Specht v. Patterson

Decision Date11 April 1967
Docket NumberNo. 831,831
PartiesFrancis Eddie SPECHT, Petitioner, v. Wayne K. PATTERSON, Warden et al
CourtU.S. Supreme Court

Michael A. Williams, Denver, Colo., for petitioner.

John E. Bush, Denver, Colo., for respondents.

Mr. Justice DOUGLAS delivered the opinion of the Court.

We held in Williams v. People of State of New York, 337 U.S. 241, 69 S.Ct. 1079, 93 L.Ed. 1337, that the Due Process Clause of the Fourteenth Amendment did not require a judge to have hearings and to give a convicted person an opportunity to participate in those hearings when he came to determine the sentence to be imposed. We said:

'Under the practice of individualizing punishments, investigational techniques have been given an important role. Probation workers making reports of their investigations have not been trained to prosecute but to aid offenders. Their reports have been given a high value by conscientious judges who want to sentence persons on the best available information rather than on guesswork and inadequate information. To deprive sentencing judges of this kind of information would undermine modern penological procedural policies that have been cautiously adopted throughout the nation after careful consideration and experimentation. We must recognize that most of the information now relied upon by judges to guide them in the intelligent imposition of sentences would be unavailable if information were restricted to that given in open court by witnesses subject to cross-examination. And the modern probation report draws on information concerning every aspect of a defendant's life. The type and extent of this information make totally impractical if not impossible open court testimony with cross-examination. Such a procedure could endlessly delay criminal administration in a retrial of collateral issues.' Id., 249—250, 69 S.Ct. 1084.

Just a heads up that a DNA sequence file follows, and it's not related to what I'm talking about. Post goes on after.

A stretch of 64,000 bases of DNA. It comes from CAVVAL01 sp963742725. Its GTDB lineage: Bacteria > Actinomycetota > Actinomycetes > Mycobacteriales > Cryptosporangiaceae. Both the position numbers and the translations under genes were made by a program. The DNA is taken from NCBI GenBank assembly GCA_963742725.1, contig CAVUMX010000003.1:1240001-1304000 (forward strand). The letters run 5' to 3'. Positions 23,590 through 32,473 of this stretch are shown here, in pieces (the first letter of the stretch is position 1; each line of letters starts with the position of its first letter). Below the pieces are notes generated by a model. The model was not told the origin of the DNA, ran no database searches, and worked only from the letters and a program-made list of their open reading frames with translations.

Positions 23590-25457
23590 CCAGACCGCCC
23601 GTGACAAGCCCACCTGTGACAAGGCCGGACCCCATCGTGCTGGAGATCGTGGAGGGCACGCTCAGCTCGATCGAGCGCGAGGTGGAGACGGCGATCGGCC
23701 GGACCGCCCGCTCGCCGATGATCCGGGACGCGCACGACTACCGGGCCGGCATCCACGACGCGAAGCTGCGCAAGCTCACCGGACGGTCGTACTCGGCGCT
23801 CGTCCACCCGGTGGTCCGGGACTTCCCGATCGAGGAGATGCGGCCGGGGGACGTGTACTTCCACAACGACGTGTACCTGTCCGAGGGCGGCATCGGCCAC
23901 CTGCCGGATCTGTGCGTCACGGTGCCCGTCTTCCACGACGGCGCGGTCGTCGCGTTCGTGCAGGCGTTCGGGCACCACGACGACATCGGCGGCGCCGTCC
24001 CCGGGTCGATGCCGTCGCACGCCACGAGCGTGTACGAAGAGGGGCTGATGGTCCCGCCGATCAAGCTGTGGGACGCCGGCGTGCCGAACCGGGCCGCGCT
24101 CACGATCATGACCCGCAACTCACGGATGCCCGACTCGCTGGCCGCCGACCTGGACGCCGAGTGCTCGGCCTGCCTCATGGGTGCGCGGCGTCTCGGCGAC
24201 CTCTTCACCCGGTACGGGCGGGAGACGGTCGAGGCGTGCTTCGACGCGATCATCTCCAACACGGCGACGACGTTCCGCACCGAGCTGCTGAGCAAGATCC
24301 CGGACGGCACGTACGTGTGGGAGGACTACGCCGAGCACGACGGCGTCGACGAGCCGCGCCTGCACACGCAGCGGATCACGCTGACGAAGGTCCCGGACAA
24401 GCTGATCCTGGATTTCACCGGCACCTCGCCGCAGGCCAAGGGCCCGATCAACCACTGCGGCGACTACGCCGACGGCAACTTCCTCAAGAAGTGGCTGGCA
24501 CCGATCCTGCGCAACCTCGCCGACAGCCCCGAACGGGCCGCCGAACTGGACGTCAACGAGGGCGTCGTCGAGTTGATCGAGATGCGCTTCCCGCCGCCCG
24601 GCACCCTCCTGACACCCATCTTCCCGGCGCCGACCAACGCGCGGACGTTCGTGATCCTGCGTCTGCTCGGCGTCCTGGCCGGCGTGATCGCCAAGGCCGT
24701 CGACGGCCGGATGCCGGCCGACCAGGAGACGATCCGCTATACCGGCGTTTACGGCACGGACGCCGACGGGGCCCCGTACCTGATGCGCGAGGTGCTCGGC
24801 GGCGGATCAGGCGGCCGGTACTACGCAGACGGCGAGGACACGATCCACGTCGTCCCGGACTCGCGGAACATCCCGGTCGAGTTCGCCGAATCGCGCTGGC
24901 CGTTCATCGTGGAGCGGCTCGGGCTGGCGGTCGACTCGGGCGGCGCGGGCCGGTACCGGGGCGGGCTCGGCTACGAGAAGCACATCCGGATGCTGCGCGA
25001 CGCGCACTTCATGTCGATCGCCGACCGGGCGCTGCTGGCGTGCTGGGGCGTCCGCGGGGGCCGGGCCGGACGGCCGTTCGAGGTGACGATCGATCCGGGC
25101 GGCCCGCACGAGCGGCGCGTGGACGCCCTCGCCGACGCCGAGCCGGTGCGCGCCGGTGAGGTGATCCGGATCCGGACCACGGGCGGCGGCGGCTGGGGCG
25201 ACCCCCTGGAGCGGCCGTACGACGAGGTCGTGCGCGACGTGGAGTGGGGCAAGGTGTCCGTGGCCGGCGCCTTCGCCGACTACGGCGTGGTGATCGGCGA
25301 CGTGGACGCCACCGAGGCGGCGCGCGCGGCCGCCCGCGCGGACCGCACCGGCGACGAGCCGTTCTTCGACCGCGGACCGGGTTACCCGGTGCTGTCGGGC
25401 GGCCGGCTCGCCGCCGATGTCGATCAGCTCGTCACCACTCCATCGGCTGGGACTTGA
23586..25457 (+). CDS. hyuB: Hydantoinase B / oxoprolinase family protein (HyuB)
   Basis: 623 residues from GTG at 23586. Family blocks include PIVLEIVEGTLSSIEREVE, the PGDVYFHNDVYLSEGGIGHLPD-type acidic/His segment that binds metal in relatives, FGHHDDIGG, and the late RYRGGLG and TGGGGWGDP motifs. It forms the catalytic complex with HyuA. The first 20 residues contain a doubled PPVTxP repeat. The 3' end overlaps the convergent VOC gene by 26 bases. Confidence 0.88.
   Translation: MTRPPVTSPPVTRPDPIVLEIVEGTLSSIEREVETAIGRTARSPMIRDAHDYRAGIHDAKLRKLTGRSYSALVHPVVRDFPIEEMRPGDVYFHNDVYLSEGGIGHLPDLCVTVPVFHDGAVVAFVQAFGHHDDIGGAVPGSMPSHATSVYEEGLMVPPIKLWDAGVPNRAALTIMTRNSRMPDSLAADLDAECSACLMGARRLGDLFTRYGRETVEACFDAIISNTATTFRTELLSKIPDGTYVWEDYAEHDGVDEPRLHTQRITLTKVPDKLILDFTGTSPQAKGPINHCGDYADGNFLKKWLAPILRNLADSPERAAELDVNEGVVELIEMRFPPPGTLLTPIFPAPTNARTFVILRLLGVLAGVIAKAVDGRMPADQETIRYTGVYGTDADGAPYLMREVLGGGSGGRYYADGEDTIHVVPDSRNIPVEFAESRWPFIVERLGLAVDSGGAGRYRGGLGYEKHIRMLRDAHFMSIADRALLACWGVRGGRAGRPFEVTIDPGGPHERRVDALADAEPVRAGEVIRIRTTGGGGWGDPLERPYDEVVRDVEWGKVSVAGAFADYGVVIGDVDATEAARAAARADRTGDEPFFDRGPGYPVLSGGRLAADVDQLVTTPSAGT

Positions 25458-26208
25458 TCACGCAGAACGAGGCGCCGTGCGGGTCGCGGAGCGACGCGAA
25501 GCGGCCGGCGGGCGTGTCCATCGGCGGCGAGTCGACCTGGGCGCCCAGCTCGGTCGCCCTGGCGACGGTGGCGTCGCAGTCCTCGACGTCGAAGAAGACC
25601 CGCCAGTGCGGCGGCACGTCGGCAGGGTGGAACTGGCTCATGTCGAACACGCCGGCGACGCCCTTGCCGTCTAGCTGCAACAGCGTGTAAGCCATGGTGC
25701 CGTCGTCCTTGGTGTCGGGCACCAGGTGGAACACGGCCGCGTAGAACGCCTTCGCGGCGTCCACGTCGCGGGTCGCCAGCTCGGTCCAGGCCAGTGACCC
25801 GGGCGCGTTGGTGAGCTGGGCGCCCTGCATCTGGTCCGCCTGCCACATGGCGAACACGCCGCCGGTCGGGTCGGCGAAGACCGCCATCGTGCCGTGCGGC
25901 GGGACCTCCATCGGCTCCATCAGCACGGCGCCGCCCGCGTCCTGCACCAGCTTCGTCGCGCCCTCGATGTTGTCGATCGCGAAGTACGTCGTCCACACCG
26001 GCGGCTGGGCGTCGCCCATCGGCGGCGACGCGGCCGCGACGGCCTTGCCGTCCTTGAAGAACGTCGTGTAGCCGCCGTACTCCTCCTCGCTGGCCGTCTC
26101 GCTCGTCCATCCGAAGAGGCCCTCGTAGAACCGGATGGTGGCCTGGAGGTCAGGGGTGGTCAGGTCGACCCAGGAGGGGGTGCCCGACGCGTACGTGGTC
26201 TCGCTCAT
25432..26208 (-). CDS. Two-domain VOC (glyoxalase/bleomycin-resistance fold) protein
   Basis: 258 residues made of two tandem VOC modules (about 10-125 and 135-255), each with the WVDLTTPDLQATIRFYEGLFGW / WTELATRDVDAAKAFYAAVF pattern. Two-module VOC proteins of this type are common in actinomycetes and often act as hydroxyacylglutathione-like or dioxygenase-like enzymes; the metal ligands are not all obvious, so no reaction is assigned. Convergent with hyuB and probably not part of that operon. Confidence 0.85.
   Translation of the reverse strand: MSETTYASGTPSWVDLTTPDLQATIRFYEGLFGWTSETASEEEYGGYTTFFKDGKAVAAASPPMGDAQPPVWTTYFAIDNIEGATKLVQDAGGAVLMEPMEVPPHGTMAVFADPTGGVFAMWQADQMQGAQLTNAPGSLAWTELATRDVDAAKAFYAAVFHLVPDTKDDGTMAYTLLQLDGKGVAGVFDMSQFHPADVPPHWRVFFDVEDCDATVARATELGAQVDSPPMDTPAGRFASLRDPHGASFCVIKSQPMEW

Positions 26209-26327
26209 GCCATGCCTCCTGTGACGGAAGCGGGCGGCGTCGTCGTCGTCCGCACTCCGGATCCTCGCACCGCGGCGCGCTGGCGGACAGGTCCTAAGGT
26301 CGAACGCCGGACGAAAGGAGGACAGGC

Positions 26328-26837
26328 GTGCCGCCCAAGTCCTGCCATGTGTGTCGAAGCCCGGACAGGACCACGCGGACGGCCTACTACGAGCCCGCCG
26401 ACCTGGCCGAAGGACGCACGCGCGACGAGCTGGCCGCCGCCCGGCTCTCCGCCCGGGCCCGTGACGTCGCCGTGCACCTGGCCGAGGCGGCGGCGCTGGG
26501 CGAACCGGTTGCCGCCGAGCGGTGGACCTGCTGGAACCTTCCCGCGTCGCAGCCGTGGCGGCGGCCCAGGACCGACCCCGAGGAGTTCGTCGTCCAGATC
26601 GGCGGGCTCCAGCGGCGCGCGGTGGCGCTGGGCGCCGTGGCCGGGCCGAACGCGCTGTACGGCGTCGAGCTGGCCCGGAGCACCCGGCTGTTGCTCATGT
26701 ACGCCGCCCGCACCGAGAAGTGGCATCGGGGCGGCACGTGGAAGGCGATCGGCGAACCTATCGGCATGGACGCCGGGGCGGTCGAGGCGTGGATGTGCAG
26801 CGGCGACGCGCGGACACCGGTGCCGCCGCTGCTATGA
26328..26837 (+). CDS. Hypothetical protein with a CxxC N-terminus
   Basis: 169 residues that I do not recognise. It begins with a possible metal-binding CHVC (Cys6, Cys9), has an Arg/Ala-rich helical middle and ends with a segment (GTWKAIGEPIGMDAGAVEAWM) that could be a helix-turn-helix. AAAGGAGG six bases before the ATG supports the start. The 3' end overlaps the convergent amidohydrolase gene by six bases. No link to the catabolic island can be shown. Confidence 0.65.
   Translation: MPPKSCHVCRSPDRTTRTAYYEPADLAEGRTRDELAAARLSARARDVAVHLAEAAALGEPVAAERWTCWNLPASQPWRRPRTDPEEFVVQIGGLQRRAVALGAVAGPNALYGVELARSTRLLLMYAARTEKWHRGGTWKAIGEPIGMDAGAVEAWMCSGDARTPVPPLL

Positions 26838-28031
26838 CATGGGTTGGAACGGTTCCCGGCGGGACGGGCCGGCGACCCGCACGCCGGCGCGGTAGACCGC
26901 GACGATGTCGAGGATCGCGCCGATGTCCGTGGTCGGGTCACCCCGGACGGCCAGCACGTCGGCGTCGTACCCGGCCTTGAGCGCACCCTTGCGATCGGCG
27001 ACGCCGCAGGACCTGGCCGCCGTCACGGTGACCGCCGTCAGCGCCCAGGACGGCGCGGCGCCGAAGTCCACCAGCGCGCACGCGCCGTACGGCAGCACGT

That was a case where at the end of the trial and in the same proceeding the fixing of the penalty for first degree murder was involved—whether life imprisonment or death.

The question is whether the rule of the Williams case applies to this Colorado case where petitioner, having been convicted for indecent liberties under one Colorado statute that carries a maximum sentence of 10 years (Colo.Rev.Stat.Ann. § 40—2—32 (1963)) but not sentenced under it, may be sentenced under the Sex Offenders Act, Colo.Rev.Stat.Ann. §§ 39—19—1 to 10 (1963), for an indeterminate term of from one day to life without notice and full hearing. The Colorado Supreme Court approved the procedure, when it was challenged by habeas corpus (153 Colo. 235, 385 P.2d 423) and on motion to set aside the judgment. 156 Colo. 12, 396 P.2d 838. This federal habeas corpus proceeding resulted, the Court of Appeals affirming dismissal of the writ, 10 Cir., 357 F.2d 325. The case is here on a petition for certiorari, 385 U.S. 968, 87 S.Ct. 516, 17 L.Ed.2d 433.